The race for chief justice of the Supreme Court was decided by 401 votes. Republicans hold solid majorities — though not super majorities capable of overriding gubernatorial vetoes — in both chambers of the state legislature.

“It’s most implausible to think that they drew those maps with those effects and didn’t understand what they were doing.” said Zach Schauf, an attorney for the plaintiffs in the League of Conservation Voters case.

Under questioning, defense attorney Phil Strach said he was not aware of any analysis that indicated Democrats would win the majorities of seats. He said political realities, candidates and circumstances — not districts — determine who wins elections.

“The district obviously has something to do with it, but it’s not fair to lay it all at the feet of the districts. And that’s particularly true when the districts are drawn transparently, openly, without election data and full explanations are provided to the public as to why they’re drawn the way they’re drawn,” said Strach, who was representing top Republican lawmakers from the House and Senate.

Strach and Katherine McKnight centered their defense on the process used by lawmakers to draw the maps and the state’s political geography, which they said advantages Republican candidates because of the tendency of Democratic voters to live in tight clusters around larger urban areas.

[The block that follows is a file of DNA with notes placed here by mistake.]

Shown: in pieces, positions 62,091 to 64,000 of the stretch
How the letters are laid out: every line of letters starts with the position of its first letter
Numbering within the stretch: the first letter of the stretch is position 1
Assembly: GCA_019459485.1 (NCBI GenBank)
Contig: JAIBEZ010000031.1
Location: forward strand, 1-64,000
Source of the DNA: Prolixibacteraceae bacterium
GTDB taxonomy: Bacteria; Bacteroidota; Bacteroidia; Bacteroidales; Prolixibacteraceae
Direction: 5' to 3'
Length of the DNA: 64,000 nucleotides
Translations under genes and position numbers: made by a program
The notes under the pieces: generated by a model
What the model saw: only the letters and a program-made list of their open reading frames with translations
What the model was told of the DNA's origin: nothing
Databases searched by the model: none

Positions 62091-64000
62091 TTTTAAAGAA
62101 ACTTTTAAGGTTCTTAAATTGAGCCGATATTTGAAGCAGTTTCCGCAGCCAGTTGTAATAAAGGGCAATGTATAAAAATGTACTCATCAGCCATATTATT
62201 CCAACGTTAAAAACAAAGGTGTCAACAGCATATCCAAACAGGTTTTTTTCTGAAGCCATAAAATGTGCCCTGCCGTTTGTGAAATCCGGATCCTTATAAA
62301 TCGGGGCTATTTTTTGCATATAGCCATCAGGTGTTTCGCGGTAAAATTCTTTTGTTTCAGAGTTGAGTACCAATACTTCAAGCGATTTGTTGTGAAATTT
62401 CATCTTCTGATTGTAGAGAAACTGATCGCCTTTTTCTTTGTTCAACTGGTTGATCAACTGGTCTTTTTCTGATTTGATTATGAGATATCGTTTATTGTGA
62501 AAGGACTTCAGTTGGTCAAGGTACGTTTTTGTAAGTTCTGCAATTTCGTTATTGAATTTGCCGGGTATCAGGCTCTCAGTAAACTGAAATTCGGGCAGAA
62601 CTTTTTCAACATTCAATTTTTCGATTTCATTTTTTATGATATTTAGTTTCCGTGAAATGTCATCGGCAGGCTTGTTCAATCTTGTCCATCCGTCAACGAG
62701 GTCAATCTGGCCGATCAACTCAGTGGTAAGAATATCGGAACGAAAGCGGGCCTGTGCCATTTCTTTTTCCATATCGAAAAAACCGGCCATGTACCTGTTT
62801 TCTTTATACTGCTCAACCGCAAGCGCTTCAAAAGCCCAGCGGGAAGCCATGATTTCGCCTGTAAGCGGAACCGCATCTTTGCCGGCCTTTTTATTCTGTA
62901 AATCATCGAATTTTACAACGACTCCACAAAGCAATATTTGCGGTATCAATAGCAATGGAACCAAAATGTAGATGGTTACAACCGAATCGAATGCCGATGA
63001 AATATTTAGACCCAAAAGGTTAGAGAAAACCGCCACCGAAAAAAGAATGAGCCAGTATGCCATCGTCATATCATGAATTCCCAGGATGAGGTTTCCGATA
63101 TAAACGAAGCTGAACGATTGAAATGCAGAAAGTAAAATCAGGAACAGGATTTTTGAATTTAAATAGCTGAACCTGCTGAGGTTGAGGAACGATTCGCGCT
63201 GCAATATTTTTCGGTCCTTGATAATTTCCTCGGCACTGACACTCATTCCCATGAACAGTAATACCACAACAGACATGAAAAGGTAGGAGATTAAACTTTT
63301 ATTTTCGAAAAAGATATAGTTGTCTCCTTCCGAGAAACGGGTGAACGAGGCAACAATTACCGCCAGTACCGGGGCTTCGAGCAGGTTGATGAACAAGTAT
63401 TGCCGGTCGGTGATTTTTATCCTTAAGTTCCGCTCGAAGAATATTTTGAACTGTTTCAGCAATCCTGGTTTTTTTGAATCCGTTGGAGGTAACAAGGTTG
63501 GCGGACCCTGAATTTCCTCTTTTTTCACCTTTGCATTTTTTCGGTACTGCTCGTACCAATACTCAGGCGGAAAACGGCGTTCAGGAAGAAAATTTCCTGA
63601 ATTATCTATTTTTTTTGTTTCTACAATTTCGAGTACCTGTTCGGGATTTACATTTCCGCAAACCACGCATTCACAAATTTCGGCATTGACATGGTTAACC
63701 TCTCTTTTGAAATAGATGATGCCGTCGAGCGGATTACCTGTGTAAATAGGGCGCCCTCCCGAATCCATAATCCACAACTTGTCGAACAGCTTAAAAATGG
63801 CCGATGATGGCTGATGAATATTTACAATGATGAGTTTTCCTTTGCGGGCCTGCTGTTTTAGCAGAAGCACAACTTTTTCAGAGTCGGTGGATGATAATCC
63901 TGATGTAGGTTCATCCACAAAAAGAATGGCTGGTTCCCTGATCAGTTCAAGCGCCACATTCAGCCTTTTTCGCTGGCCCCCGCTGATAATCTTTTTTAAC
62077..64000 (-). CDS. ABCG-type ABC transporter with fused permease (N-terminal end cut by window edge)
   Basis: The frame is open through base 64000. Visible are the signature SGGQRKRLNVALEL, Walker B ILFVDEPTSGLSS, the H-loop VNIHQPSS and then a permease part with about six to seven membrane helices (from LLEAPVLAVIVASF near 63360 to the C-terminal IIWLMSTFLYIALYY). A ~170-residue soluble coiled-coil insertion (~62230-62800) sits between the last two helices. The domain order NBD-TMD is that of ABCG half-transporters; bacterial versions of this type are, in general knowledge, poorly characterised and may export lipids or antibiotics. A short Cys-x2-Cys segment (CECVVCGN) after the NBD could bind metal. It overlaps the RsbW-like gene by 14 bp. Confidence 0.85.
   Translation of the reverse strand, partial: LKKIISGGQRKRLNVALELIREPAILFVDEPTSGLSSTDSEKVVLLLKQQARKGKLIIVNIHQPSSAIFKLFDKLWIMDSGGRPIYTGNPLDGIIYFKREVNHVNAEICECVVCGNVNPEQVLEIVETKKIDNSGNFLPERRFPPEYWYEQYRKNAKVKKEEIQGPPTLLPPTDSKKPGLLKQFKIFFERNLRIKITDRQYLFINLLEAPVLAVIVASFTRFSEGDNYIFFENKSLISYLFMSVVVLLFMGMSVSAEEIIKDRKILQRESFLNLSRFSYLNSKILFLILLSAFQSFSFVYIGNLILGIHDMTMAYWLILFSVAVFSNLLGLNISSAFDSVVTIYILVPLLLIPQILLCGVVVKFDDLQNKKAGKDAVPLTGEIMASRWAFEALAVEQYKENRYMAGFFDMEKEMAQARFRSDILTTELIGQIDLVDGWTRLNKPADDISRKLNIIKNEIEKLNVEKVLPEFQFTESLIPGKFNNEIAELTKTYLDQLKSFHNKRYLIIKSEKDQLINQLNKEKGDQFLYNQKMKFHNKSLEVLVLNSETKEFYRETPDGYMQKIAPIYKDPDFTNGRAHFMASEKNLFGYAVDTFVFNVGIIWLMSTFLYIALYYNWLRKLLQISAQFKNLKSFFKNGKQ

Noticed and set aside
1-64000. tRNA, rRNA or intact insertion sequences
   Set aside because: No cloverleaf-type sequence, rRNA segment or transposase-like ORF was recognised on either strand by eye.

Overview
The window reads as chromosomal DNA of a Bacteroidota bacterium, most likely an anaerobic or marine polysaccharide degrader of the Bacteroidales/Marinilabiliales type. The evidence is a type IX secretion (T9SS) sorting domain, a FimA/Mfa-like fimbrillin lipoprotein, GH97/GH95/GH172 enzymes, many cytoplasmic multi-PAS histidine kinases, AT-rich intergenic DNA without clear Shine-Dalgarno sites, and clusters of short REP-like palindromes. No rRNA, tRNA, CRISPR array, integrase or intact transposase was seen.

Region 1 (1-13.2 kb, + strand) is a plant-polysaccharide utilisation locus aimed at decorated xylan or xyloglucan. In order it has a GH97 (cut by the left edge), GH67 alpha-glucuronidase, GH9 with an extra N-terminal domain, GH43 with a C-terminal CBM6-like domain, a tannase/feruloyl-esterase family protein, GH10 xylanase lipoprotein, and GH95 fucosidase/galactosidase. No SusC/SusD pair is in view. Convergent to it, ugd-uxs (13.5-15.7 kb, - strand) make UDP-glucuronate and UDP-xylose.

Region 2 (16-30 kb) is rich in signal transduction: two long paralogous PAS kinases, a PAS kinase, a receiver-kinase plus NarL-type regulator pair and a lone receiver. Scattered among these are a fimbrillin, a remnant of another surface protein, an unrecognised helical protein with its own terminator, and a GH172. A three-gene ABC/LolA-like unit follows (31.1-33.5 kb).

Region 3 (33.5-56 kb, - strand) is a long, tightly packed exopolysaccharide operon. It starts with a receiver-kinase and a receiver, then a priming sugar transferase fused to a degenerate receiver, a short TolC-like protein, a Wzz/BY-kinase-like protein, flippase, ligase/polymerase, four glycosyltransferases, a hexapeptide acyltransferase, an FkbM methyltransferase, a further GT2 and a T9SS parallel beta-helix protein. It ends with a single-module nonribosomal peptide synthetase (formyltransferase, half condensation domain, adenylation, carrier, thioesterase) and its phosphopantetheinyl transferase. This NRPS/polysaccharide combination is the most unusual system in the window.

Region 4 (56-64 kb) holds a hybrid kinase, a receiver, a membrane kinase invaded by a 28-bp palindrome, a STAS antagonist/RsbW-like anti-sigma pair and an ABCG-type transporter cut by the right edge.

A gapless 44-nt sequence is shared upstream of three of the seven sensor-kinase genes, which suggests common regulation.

Shirley, Nathaniel J. Poovey and Dawn M. Layton were the three judges on the panel, assigned by Republican Chief Justice Paul Newby. Shirley and Poovey are Republicans, and Layton is a Democrat.

Earlier this week, Shirley rejected a challenge to the process lawmakers used in drawing the maps, though he did not weigh in on the maps themselves.

Shirley asked the majority of questions Friday, often quizzing attorneys on what constitutes an “extreme partisan gerrymander” and how much, if any, partisan consideration should be allowed by state lawmakers, who draw the districts without any role for the governor in North Carolina.

The North Carolina League of Conversation Voters said late Friday that it had filed a notice of appeal that will seek to reverse the judges’ decision.

“The three-judge court unanimously recognized that extreme partisan gerrymandering has harmed North Carolina’s voters for too long and should never be condoned, but expressed what it called a ‘reasonable doubt’ about whether the General Assembly’s new maps violate our state constitution,” executive director Carrie Clark said in a statement.

“The people of North Carolina deserve fair maps, and we will continue our fight to protect the voting rights of millions of North Carolina citizens,” Clark said.

The case on the merits will move forward. The hearing Friday was simply about whether to issue a preliminary injunction and halt preparation for the March primary.

House Speaker Tim Moore, one of the defendants named in the cases, said he was very pleased with the ruling.

“It is good news for North Carolina, and now it is time to move forward so that the election process can begin and the people of North Carolina can make their voices heard,” he said in a statement.